Wednesday, November 13, 2013

I Don't Have Time


"I don’t have time."

How often do we hear that expression? How often do we use it? I’m willing to bet pretty damn regularly.

               “I’d love to get in better shape, but I just don’t have the time.”

               “I wish my family could sit down and eat dinner together, but there just isn’t time.”

               “I love to write, read, paint, whatever, I just don’t have the time to do it.”

               And my least favorite – one that I actually heard today and spurred this blog post “I would love to do fun things with my kids, but I just don’t have the time.”

               Now here’s where I piss everyone off. Are you ready? I call bullshit. Yep. Bull. Shit. We do have time, these things are just not important enough to us. Now before you run and unlike the facebook page and vow to never again read this blog – hear me out. I know what I’m talking about here.

               Five years ago I was freshly divorced, living in a 2 room duplex, working 55 hours a week and attending college full time. Oh, and I also had a 3 year old that spent only 1 night a week at her daddy’s house. I was lucky that I worked as a preschool teacher and the center allowed me to bring BabyDoll with me. They docked my minimum wage pay accordingly, but they let me. I was also lucky that my mom was able to watch my daughter during the times that I had to go into school. But, working 55 hours a week, taking 16 credit hours in college (complete with massive amounts of homework), and raising a 3 year old on my own? Yea. I know what it means to “not have time.”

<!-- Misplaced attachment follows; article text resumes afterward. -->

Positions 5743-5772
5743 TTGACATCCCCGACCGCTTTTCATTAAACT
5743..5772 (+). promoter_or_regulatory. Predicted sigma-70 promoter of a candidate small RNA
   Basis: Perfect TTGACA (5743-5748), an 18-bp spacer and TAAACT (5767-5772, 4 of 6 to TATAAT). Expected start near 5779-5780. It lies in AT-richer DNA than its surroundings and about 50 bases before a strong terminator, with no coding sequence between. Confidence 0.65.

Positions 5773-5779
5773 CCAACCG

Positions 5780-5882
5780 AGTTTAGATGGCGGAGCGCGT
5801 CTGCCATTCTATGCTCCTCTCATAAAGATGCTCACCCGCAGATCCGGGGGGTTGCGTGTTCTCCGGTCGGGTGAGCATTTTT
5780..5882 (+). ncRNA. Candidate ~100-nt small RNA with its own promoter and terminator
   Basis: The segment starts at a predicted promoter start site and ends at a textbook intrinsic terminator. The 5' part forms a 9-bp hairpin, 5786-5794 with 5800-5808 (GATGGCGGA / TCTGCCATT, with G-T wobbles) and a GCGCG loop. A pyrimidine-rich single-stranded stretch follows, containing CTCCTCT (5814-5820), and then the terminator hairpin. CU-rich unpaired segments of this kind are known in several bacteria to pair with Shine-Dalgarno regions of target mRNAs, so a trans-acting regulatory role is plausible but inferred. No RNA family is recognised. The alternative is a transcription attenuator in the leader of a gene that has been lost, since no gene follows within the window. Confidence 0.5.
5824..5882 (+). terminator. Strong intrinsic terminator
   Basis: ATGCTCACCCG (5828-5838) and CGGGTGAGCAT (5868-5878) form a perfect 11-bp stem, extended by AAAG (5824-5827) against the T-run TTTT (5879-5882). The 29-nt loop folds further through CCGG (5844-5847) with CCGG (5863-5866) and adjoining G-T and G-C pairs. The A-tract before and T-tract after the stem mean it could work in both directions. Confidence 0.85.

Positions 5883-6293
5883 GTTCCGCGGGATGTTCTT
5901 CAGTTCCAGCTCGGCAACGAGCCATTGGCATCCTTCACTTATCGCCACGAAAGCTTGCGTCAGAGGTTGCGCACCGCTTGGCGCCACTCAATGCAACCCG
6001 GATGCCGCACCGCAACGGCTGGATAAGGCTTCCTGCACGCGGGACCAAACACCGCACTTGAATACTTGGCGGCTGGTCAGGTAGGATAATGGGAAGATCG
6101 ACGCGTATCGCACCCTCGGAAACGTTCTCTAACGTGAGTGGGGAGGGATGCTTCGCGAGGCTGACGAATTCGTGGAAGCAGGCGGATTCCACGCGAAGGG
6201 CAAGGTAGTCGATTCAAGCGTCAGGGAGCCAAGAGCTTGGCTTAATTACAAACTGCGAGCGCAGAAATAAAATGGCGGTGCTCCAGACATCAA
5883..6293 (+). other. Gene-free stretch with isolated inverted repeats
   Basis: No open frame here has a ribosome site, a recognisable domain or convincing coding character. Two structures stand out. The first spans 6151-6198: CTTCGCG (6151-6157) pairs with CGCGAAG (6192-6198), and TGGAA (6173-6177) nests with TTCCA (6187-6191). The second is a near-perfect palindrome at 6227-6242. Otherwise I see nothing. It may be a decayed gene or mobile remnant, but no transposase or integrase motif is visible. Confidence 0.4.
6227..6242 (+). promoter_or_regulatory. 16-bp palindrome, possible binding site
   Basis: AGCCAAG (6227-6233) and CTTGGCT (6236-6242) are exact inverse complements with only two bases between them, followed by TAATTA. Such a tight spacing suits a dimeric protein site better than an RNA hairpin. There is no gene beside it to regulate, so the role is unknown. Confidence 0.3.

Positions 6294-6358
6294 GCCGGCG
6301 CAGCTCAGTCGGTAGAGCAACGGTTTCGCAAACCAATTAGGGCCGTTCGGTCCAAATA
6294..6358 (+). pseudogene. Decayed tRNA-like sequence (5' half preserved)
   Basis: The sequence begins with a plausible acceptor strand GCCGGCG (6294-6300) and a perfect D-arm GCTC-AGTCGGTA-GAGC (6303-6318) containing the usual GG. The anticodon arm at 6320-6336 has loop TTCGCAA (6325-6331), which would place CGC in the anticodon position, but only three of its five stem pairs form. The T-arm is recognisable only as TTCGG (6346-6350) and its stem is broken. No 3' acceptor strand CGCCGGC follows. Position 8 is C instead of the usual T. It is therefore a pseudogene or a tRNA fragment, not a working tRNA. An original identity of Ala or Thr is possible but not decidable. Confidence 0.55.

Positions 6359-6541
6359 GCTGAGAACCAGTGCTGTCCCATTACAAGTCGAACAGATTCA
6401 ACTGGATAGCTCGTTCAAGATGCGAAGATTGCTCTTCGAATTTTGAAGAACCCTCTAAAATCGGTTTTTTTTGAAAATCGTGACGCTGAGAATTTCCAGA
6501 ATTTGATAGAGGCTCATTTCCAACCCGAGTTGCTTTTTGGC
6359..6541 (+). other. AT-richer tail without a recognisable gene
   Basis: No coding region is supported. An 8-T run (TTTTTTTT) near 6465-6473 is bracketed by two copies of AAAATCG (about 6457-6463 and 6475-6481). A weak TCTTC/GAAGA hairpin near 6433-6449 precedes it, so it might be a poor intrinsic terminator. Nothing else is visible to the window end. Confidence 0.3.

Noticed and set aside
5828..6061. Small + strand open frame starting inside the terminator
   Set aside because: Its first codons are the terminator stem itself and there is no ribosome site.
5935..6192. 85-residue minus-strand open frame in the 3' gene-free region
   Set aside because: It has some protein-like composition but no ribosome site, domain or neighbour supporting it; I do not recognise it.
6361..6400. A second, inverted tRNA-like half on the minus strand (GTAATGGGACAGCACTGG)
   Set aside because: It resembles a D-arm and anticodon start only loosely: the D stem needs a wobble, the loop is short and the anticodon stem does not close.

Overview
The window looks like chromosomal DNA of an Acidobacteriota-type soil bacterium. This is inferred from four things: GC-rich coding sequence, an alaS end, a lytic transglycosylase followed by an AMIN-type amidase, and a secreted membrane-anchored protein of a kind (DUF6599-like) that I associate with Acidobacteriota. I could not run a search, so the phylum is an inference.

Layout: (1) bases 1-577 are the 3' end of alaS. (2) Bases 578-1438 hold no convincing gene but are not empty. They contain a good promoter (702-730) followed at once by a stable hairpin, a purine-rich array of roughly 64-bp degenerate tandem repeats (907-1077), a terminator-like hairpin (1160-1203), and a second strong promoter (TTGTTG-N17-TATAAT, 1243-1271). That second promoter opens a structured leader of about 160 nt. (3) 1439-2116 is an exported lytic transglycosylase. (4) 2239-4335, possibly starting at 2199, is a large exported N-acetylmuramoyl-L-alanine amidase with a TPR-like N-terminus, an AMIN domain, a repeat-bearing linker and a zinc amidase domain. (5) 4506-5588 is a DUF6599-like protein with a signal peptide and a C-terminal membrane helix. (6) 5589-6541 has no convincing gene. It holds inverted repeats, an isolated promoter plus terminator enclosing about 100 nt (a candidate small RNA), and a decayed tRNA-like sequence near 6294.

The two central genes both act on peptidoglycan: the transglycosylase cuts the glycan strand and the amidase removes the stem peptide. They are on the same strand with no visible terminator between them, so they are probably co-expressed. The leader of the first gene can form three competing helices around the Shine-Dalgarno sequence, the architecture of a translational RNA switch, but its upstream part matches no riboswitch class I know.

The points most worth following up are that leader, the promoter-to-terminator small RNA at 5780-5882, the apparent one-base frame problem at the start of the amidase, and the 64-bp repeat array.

I had a very “spirited” 3 year old, you guys. She told me right off that this arrangement was flat out not working for her. She demanded Mommy Time.

               Obviously, my first response was “I’d love to BabyDoll, but I just don’t have time.” I explained to her that we were together all day at daycare, and then after, once we were home; we ate dinner together, I gave her a bath and put her to bed. All kinds of Mommy Time, right? Nope. Not “busy Mommy Time,’ she demanded. “Just you and me Mommy Time!”

               Fuck. School, work, homework, day to day cooking and cleaning bullshit, and now THIS! How was I supposed to do it all?

               Very simply, as it turns out. I just had to decide what was really important. This was a need that my daughter had and it was up to me to do whatever I had to do in order to meet it for her. So I did.
               Saturday mornings, from the time we woke up until whenever her father came to get her (usually 2 or 3 or whenever the fuck he felt like it), BabyDoll got her Mommy Time. I didn’t make any other plans. I didn’t try to catch up on homework, housework, or sleep. I didn’t answer the phone or turn on the computer. We colored, painted, watched movies, had tea parties. I spent that time with my baby, doing whatever she wanted to do.

               Saturday was the only day that I didn’t have work or class, the only day that I had to get stuff done. So some things had to go, or be put off. The house wasn’t sparkling clean, I had to stay up later to get all the homework done, and I had to squeeze the weekly grocery shopping in on a lunch break during the week. So what? I was doing what was important, what really mattered.

               Would it have been easier to have put her off with a “we don’t have time” excuse? Absolutely. Would I have gotten more sleep, had a neater house, and been less rushed during the week? For sure. But my daughter in 9 now. She doesn’t remember if the house was a mess or if mommy was tired. She does remember our Saturday morning Mommy Time though. She still talks about it frequently.